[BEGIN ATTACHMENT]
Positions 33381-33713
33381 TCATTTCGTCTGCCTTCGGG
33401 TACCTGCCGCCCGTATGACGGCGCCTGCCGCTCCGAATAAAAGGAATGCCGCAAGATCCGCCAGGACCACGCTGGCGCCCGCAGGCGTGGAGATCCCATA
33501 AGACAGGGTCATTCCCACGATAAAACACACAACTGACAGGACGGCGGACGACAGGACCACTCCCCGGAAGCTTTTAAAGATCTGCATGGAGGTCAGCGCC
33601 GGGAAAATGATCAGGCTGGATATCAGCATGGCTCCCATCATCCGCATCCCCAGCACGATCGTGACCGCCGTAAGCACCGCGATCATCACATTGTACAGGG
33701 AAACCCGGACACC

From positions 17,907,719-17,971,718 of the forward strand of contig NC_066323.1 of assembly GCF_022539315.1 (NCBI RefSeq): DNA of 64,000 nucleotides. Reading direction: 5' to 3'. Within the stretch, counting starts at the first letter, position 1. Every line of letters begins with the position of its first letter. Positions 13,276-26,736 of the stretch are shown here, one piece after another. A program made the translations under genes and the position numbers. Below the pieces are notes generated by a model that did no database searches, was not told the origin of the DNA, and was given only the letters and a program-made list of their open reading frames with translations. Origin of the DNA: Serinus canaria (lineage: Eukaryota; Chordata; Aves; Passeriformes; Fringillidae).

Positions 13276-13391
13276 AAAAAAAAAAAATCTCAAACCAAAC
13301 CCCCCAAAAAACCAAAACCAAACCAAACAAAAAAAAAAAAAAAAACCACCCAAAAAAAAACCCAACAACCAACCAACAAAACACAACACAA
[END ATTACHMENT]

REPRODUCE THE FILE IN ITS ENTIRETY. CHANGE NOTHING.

Positions 33381-33713
33381 TCATTTCGTCTGCCTTCGGG
33401 TACCTGCCGCCCGTATGACGGCGCCTGCCGCTCCGAATAAAAGGAATGCCGCAAGATCCGCCAGGACCACGCTGGCGCCCGCAGGCGTGGAGATCCCATA
33501 AGACAGGGTCATTCCCACGATAAAACACACAACTGACAGGACGGCGGACGACAGGACCACTCCCCGGAAGCTTTTAAAGATCTGCATGGAGGTCAGCGCC
33601 GGGAAAATGATCAGGCTGGATATCAGCATGGCTCCCATCATCCGCATCCCCAGCACGATCGTGACCGCCGTAAGCACCGCGATCATCACATTGTACAGGG
33701 AAACCCGGACACC

From positions 17,907,719-17,971,718 of the forward strand of contig NC_066323.1 of assembly GCF_022539315.1 (NCBI RefSeq): DNA of 64,000 nucleotides. Reading direction: 5' to 3'. Within the stretch, counting starts at the first letter, position 1. Every line of letters begins with the position of its first letter. Positions 13,276-26,736 of the stretch are shown here, one piece after another. A program made the translations under genes and the position numbers. Below the pieces are notes generated by a model that did no database searches, was not told the origin of the DNA, and was given only the letters and a program-made list of their open reading frames with translations. Origin of the DNA: Serinus canaria (lineage: Eukaryota; Chordata; Aves; Passeriformes; Fringillidae).

Positions 13276-13391
13276 AAAAAAAAAAAATCTCAAACCAAAC
13301 CCCCCAAAAAACCAAAACCAAACCAAACAAAAAAAAAAAAAAAAACCACCCAAAAAAAAACCCAACAACCAACCAACAAAACACAACACAA